In 2001, a coalition of the Social Democratic Party (SDP) and Left Party assumed power in Berlin, following the break-up of the previous “grand coalition” of the SPD and the Christian Democratic Union (CDU). For years, the latter parties had plundered the city treasury to reward friends and cronies. Among other things, it emerged that special funds had been set up for politicians and real estate sharks to guarantee them handsome profits at the expense of the taxpayer.

One of the first acts of the new “left” Senate was to secure this special fund and provide the bankrupt Berlin Bank Society with €21.6 billion in guarantees. This money was then recouped from the population. No other German state has implemented such massive cuts in social spending as Berlin under the SPD and Left Party Senate.

The Senate quit the federal employers’ association to enforce a 10 percent wage cut in public services and public transport. Some 150,000 flats have been privatised, the construction of new affordable housing has come to a stop, €75 million have been cut from the budget of the city’s universities and the right to free teaching materials abolished. The list goes on and on. In addition, the Senate expanded the surveillance of public spaces and restricted the right to demonstrate.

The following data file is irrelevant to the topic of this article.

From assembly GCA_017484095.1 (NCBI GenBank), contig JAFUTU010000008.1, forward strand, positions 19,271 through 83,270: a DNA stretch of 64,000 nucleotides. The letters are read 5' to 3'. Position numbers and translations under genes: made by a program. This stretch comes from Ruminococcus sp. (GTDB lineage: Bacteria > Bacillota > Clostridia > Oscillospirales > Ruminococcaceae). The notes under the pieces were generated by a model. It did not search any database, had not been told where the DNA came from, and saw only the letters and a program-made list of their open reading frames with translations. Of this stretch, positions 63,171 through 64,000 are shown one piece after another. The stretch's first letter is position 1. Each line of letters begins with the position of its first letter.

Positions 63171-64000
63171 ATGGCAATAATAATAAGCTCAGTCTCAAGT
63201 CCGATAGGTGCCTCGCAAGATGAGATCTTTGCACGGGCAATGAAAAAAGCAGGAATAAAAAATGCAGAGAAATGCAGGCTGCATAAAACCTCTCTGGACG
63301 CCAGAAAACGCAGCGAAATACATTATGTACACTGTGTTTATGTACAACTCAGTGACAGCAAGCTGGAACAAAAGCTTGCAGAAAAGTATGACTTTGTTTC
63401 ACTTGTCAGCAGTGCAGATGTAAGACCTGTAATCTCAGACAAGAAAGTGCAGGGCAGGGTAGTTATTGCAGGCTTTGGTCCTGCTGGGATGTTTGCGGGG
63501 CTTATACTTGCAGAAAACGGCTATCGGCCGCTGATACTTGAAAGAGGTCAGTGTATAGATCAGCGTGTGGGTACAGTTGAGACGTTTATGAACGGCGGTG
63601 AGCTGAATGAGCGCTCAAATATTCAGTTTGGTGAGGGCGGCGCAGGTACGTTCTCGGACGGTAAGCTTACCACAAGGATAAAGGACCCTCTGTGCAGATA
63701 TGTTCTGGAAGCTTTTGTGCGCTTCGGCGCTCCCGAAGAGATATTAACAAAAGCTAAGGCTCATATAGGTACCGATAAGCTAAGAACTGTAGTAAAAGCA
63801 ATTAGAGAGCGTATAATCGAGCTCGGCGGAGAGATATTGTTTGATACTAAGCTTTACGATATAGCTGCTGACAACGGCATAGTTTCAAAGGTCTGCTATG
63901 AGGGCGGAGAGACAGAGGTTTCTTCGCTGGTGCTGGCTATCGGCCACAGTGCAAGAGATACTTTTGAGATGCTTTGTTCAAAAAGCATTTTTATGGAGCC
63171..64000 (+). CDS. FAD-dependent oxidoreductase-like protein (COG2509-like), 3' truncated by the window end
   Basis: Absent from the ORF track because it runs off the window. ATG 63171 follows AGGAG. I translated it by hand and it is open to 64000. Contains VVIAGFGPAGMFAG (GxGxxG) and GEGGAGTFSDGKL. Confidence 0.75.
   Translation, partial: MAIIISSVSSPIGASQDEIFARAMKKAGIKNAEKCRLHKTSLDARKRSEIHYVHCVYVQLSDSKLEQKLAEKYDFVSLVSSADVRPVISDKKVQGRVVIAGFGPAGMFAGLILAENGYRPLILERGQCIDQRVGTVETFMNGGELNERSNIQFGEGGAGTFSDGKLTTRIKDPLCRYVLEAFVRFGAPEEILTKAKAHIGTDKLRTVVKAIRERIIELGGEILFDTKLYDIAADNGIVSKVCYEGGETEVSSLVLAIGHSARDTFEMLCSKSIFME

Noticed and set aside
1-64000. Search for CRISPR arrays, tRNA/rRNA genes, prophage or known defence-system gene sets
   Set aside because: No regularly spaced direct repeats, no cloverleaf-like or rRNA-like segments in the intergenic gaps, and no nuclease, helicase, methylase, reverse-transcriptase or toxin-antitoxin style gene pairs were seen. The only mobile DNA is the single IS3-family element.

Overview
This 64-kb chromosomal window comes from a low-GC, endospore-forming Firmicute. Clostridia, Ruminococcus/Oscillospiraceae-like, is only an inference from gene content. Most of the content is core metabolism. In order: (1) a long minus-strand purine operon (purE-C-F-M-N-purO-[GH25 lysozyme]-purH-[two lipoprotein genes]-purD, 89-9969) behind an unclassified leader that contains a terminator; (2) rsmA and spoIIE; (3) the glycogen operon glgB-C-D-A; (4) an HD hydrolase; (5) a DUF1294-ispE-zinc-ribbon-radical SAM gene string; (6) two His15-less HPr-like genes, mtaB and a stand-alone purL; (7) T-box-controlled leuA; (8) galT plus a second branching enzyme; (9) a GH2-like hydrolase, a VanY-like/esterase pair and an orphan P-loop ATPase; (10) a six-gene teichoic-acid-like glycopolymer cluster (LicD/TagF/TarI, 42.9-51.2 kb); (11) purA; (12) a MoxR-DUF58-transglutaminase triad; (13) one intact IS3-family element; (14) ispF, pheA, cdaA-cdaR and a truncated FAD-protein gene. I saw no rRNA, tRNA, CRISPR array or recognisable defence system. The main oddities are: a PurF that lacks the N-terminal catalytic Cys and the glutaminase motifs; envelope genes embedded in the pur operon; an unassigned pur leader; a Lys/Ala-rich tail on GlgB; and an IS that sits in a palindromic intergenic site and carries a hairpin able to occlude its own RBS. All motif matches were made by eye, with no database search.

To enforce these unprecedented cuts, the Senate has utilised its close links with the trade union bureaucracy. In particular the public services union ver.di (Vereinte Dienstleistungsgewerkschaft—United Services Union) has functioned as the right-hand man of the administration and done what it could to assist the Senate in its attacks.